Once more, it’s time to dive into the emailbox and answer your questions…
Back in the Silver Age (or maybe the Golden Age), Wonder Woman seemed to have a couple of unique vulnerabilities dealing with her bracelets. One was that if she was bound over the bracelets, she lost all her powers.
Also, I seem to recall at least one issue where, if her bracelets were removed, she went crazy.
Can you shed any light on this?
— Mark R. Pennington [email@example.com]
The treatment by writers of Wonder Woman’s bracelets has changed over the years, but her loss of powers when she was chained by a man has been fairly consistent. (In a few early stories, if she was chained by a woman, there was no effect.)
Removal of the bracelets has resulted in a wider variety of effects. She sometimes lost her powers, but in at least once case, she became even more powerful. Her going berserk when they were removed had its first appearance in the Golden Age, but was played up in a series of stories in the mid-60s.
Has there ever been an official decision made on the beginning and end of the “Bronze Age” of comics? What about a fourth age?
— Michael Poirier [firstname.lastname@example.org]
There really is no one who can make an “official” decision about the start and end of the comic book “ages.” [Debate continues about the start of the Silver Age, though most people will concede to it being the publication of SHOWCASE #4.]
Personally, I fix the start of the Bronze Age as July, 1973 because that’s when I started working at DC, but the consensus seems to be a little earlier, when Jack Kirby left Marvel and/or when Mort Weisinger retired from DC. There is a much more heated debate about its end… anywhere from the DC Implosion to the Crisis at DC and the end of the Jim Shooter years at Marvel.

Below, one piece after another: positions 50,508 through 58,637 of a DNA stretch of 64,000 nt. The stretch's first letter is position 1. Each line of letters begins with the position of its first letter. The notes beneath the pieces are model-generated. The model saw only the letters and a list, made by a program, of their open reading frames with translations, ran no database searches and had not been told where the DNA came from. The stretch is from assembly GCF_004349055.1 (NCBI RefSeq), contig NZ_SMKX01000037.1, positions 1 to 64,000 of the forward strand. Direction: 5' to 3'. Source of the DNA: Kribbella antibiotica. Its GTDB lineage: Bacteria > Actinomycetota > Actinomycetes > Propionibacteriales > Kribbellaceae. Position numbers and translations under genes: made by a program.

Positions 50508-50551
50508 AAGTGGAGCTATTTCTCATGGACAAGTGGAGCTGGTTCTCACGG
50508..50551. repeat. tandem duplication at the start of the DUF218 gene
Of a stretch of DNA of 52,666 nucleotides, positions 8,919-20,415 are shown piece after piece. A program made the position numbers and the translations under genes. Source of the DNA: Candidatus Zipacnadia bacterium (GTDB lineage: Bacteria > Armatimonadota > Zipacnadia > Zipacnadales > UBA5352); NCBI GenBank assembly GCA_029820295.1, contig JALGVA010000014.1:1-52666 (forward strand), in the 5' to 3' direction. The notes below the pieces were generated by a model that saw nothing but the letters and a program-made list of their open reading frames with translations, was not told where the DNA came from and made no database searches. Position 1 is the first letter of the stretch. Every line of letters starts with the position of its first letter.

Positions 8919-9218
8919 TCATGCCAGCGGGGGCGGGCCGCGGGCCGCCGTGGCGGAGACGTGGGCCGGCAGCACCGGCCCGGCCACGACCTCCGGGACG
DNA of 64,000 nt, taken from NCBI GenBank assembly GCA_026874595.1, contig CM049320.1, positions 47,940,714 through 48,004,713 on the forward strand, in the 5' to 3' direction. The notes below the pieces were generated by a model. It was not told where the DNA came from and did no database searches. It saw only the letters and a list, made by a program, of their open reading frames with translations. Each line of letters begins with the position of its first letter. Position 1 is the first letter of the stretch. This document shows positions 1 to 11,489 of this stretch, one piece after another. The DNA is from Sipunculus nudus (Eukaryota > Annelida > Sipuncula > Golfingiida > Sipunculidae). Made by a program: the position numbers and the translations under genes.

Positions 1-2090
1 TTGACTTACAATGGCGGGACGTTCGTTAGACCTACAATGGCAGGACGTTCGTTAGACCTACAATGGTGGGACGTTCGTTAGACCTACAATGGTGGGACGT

As for the fourth age, the most appropriate name I’ve heard is the Dark Age because of the number of characters who became darker and more brooding following the success of THE DARK KNIGHT RETURNS. Coupled with the use of computer coloring and separations, which have almost drowned the art with ink, the books have a darker mood and look.
And, hey, aren’t we about ready for a fifth age now?
Who is/was Air Wave and how was he Hal Jordon?
— Crow email@example.com
If you’re thinking he’s the Hal Jordan who was Green Lantern and is The Soectre, he’s not. Air Wave Hal (called Maser in his recent JSA appearances in which he was a prisoner of Kobra) is the son of District Attorney Larry Jordan, who was the original AW in the 40s. Both Larry and son Hal are cousins to GL Hal; in fact, during his back-up series in ACTION COMICS in the 80s, young Hal lived with the older Hal’s brother and his family.
BOBRO’S TRIVIA QUIZ
1. Telephone booths transport whom to other places?
2. He impersonated Green Lantern in his first battle with the Justice League; name him.
3. Evil runs in the family; whose children include Magnificus, Beautia, and Thaddeus Bodog Jr.?
4. May Parker once was romanced by what Spidey foe?
5. Owl at his side, who battled crime with a blackout bomb?
6. Namor joined forces with whom in an early battle with the Fantastic Four?
7. This Charlton character’s comic featured “Many Ghosts”; who is he?
8. He was called the Man of the Atom; who is he?
9. Inza and Kent both had what identity?
10. Science ruled his Mr. Element identity, while the Philosopher’s Stone gave powers to what villain?
11. If Dormammu came calling, who would you want to come to your rescue?
12. Noticeably out of place between issues featuring Tommy Tomorrow, who was the villain in SHOWCASE #43?
BOBRO’S FUN FACTS TO KNOW & TELL:
1. Russians celebrated the October Revolution in November because their calendar was 12 days behind ours.
2. The plural of octopus can be octopuses or octopi.
3. Octane ratings of gasoline measure the antiknock characteristics of the fuel.
QUESTIONS I CAN’T ANSWER DEPARTMENT:
There are always a couple of questions I don’t have answers for, so, as usual, I turn to you readers for any help you can provide.
I was told that Hugh Hefner and adult film star Kelly Nichols once appeared in SCIMIDAR. Is this true or is it a case of “embellishing”?
— Joe Bass Jr. (firstname.lastname@example.org)
I’m unfamiliar with SCIMIDAR, so I have no idea.
Who was Russell Carley and what was script continuity?
— Chris Knowles (email@example.com)